A Cornwall photo tour: our favourite locations

Botallack Mines in West Cornwall.

Cornwall in the UK's far south west is somewhere we return to over and over again…it’s where land meets sea, where wild coastlines and breathtakingly beautiful beaches give way to rolling countryside, where much of the traditional mining, fishing and farming industries have been replaced by creative pursuits, and where the people have always, proudly, marched to their own tune.

Here, HF Photography Leader Dan Ransley shares some of his favourite spots and takes us on a virtual tour of the place he loves to call home – take a stroll through his stunning photographs and let a little Kernow into your soul.

Dan's Favourite Places in Cornwall

1. Predannack; 2. Wheal Coates; 3. Porthguarnon; 4. Padstow Lifeboat Station; 5. Lizard Lighthouse; 6. Bedruthan Steps; 7. Godrevy Lighthouse; 8. Kynance Cove; 9. Penhale Sands; 10. Golitha Falls; 11. Botallack; 12. West Pentire; 13; Porth Nanven

Predannack, Cornwall

We start close to the Lizard Peninsula, where the dramatic cliffs of Predannack plunge into the Atlantic Ocean. The Lizard Peninsula forms the southernmost point of mainland Britain.

Wheal Coates
Predannack, Cornwall

Next, we move to the north coast, with an image of one of the iconic structures that attest to Cornwall's rich mining heritage. The Towanroath Engine House at Wheal Coates pumped water from the shaft of the same name, allowing miners to work at depths of over 600ft below it.

Porthguarnon, Cornwall

In the far west of the county, jutting out into the Atlantic, lies West Penwith. The spectacular granite coastline of this area features both fine expanses of sand like that at Porthcurno, and many rocky inlets like this one, towards Lamorna.

Padstow Lifeboat Station
Padstow Lifeboat Station, Cornwall

In clear weather, almost the full length of Cornwall's north coast is visible from Trevose Head, near Padstow. Padstow has had a lifeboat for 200 years, with the current RNLI boathouse and slipway built here in 2006.

Lizard Lighthouse
Lizard Lighthouse, Cornwall

Back in the south, Lizard Point has long been a hazardous area, and is surrounded by many hundreds of wrecks. The current lighthouse dates from 1752, but there has been a light guiding shipping from here since 1619.

Bedruthan Steps
Bedruthan Steps, Cornwall

The distinctive rock stacks of the Bedruthan Steps provide a dramatic vista for any walkers on this stretch of the South West Coast Path. It is thought the name originally came from the steps down the cliff to the sea below, but there's also the legend of the giant called Bedruthan who used the rocks as stepping stones.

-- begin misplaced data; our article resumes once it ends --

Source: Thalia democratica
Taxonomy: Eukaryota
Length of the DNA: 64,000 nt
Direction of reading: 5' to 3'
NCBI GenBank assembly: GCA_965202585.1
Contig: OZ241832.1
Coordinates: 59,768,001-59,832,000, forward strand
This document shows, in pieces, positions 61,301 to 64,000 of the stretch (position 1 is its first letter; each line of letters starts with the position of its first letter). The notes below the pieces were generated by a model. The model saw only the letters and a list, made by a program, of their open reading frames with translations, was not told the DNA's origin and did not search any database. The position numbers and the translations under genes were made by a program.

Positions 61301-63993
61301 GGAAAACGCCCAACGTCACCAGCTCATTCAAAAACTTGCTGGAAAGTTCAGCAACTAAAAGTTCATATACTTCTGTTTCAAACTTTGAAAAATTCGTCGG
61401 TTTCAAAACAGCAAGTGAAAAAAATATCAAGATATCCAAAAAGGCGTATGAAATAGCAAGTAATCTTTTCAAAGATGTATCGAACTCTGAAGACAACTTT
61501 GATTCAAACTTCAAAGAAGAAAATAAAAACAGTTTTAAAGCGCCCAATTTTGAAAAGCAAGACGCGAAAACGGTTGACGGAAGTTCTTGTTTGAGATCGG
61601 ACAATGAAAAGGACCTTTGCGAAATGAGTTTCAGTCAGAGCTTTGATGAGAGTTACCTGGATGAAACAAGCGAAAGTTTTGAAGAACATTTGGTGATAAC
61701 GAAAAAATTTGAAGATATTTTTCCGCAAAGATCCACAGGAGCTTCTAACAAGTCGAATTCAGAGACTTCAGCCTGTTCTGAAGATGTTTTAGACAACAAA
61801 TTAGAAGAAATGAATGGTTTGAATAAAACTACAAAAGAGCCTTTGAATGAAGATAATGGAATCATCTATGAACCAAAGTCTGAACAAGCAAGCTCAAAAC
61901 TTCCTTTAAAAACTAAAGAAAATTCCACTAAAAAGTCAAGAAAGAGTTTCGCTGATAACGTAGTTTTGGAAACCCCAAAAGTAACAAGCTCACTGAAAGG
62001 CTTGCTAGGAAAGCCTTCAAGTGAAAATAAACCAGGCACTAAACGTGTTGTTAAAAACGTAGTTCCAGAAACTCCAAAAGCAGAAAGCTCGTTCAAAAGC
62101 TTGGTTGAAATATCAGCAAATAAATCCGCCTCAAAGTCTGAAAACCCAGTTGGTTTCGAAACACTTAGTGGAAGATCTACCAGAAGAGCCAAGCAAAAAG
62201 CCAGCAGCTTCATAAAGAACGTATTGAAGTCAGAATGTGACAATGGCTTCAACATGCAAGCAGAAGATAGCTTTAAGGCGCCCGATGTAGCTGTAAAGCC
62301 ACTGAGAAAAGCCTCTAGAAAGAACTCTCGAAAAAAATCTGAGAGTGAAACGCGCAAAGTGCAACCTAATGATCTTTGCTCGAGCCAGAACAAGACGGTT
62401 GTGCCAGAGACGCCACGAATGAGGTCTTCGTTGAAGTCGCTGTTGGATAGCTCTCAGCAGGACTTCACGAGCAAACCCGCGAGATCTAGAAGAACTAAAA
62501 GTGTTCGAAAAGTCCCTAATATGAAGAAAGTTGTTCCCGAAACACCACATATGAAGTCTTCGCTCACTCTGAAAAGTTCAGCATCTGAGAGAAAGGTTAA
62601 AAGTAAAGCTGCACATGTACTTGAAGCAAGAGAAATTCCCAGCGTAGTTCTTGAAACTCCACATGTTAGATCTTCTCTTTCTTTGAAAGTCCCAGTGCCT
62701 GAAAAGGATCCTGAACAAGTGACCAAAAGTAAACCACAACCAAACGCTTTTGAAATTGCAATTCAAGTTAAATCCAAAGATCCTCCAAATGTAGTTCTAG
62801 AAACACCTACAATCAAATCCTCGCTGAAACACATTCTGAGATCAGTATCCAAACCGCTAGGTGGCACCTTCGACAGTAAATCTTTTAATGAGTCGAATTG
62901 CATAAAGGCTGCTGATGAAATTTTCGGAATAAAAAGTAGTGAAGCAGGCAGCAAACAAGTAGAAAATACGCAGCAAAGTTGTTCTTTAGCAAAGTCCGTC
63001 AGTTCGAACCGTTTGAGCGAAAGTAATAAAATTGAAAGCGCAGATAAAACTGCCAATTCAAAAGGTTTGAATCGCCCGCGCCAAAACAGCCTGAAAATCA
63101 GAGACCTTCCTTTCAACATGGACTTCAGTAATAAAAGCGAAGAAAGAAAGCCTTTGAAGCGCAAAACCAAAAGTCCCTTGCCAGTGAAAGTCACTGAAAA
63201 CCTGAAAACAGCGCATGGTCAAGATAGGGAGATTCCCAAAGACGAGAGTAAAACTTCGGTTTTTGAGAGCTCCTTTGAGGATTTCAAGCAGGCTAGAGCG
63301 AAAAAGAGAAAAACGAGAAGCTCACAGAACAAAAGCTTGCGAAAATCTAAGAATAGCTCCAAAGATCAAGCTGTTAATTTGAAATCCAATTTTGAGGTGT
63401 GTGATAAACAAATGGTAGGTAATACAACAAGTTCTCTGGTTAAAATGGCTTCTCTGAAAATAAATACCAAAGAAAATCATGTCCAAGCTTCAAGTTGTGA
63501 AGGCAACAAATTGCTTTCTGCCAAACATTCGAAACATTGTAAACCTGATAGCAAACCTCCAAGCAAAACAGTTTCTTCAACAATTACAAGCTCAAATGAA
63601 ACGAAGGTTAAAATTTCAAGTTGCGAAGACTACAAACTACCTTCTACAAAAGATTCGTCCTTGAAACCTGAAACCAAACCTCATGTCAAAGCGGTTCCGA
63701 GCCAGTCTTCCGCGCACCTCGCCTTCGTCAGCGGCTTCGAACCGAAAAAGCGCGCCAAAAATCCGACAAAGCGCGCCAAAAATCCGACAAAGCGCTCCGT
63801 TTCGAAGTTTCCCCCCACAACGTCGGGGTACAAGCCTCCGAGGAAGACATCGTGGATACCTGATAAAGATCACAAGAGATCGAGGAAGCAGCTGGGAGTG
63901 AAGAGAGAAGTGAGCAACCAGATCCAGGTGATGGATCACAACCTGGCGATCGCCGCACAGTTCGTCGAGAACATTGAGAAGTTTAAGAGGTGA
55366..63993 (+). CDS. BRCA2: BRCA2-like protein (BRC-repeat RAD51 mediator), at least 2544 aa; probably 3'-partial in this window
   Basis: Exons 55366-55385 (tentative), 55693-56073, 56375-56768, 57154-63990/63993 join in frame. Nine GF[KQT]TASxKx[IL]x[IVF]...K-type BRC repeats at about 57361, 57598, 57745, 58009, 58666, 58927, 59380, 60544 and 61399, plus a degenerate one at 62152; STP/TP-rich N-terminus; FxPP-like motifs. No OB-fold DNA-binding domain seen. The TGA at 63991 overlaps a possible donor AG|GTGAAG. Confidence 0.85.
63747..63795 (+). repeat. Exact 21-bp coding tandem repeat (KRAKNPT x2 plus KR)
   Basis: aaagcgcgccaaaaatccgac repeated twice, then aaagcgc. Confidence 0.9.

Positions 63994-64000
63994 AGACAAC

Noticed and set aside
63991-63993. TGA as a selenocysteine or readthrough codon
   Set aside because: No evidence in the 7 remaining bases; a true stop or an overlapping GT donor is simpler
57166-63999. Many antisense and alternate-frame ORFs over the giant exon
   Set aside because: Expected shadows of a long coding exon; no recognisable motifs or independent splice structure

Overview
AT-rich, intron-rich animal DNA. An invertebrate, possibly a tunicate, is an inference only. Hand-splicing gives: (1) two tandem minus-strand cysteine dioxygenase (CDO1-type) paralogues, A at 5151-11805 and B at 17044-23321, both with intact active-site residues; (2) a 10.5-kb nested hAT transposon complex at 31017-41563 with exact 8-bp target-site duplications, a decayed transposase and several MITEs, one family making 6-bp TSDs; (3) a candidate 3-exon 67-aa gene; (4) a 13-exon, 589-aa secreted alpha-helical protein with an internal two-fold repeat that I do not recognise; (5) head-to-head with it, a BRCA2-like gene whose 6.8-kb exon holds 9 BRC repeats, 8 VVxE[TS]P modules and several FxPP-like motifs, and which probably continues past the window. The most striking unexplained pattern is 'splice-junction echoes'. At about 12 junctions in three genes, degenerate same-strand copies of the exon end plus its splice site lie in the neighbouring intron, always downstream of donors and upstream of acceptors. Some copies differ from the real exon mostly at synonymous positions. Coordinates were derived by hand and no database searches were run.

Godrevy Lighthouse
Godrevy Lighthouse, Cornwall

Built on Godrevy Island, this lighthouse guides ships in St Ives Bay and is known to have inspired Virginia Woolf's 1927 novel To The Lighthouse. The name 'Godrevy' comes from the Cornish for 'little homesteads' - remains can be found throughout Cornwall of many such ancient settlements.

Kynance Cove
Kynance Cove, Cornwall

Returning to the Lizard, we visit the picturesque islands of Kynance Cove. The beach, which disappears beneath the waves at high tide, has many caves in the unusual red and green serpentine rock that is found in this area.

Penhale Sands
Penhale Sands, Cornwall

Close to Newquay, the magnificent sands of Penhale not only form an area of ecologically important dunes and provide some excellent surfing, but they are also the landing point of St Piran, the patron saint of Cornwall, and the site of St Piran's Oratory - one of the oldest Christian sites in Britain.

Golitha Falls
Golitha Falls, Cornwall

Head inland to discover that Cornwall also has much to offer away from the attractions of the coast. The River Fowey rises on Bodmin Moor, which was previously known as Fowey Moor, before wending its way through the ancient oaks of wooded nature reserves to reach the sea.

Botallack, Cornwall

Tunnels from the Crown engine houses at Botallack run out under the Atlantic for half a mile. During storms, miners in the tunnels could hear boulders being dragged across the seabed above them. At its height, close to 300 people worked at Botallack.

West Pentire
West Pentire, Cornwall

Not much can beat spending a day among the beautiful wildflower meadows of West Pentire. Buzzing with nature, the meadows provide a vital resource for insects and other life.

Porth Nanven
Porth Nanven, Cornwall

We finish our tour back out in distant West Penwith. The peaks of The Brisons lie a mile off Cape Cornwall and provide the backdrop for this sunset image taken from Porth Nanven, close to Land's End.

Been inspired? 

Discover the area for yourself on a guided walking holiday in Cornwall. Or join a gentle walking holiday or guided trail to discover Cornwall. You can also go it alone and explore under your own steam on a self-guided walking holiday in Cornwall.

Meet the HF Leader: Dan Ransley

Dan lives on the Lizard Peninsula in southwest Cornwall, from where he runs photography workshops & private tuition sessions as well as leading photography breaks for HF Holidays. He combines an enthusiasm for local history & nature with a love of creativity & extensive teaching experience to support guests seeking to improve their photography, from outright beginners through to accomplished professionals. His images have been used by many organisations worldwide, including major news networks & conservation charities. You can see more at  www.DanRansley.net.